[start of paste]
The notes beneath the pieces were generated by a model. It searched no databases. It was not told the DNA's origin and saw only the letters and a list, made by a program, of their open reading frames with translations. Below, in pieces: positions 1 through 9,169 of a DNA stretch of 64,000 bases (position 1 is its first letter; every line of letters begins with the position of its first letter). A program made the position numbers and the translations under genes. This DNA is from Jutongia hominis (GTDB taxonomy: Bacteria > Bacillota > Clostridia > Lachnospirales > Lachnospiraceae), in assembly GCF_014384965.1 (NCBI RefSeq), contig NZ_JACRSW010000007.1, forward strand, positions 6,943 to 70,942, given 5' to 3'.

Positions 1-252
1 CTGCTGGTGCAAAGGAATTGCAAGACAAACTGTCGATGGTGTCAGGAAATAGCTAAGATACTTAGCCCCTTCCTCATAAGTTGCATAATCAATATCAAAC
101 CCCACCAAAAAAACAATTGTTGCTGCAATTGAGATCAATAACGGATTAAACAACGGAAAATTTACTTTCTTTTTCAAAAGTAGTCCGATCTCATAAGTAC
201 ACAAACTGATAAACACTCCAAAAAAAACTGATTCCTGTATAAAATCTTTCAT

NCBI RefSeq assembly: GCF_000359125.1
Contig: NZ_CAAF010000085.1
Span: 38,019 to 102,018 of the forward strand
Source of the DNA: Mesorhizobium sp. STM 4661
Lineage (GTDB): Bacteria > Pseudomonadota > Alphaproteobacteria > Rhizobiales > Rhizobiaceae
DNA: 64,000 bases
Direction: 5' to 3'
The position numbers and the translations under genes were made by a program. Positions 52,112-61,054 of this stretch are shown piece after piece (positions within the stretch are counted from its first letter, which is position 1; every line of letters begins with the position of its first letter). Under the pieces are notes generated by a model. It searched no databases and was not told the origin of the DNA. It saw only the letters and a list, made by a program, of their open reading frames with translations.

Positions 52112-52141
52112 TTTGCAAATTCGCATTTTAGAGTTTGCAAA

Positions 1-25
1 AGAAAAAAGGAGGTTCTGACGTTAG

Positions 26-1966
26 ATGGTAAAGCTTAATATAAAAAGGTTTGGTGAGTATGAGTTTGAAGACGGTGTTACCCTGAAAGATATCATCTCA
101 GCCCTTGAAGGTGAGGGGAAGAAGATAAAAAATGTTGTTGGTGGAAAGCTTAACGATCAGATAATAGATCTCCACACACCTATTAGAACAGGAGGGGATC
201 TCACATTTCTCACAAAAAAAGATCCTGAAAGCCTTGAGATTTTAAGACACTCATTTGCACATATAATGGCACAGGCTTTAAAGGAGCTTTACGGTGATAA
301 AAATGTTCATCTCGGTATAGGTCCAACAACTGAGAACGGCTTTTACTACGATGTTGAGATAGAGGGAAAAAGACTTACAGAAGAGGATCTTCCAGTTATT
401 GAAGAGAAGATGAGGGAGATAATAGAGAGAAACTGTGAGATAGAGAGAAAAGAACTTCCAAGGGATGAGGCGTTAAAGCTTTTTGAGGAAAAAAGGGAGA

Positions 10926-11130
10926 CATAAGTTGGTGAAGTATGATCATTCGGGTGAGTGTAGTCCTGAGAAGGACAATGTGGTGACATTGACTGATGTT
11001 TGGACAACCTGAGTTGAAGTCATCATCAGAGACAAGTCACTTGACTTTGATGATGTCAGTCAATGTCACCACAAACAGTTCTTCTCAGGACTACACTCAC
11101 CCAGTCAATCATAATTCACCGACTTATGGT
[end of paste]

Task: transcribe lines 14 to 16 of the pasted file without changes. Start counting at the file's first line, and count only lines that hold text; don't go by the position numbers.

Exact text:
Positions 52112-52141
52112 TTTGCAAATTCGCATTTTAGAGTTTGCAAA

Positions 1-25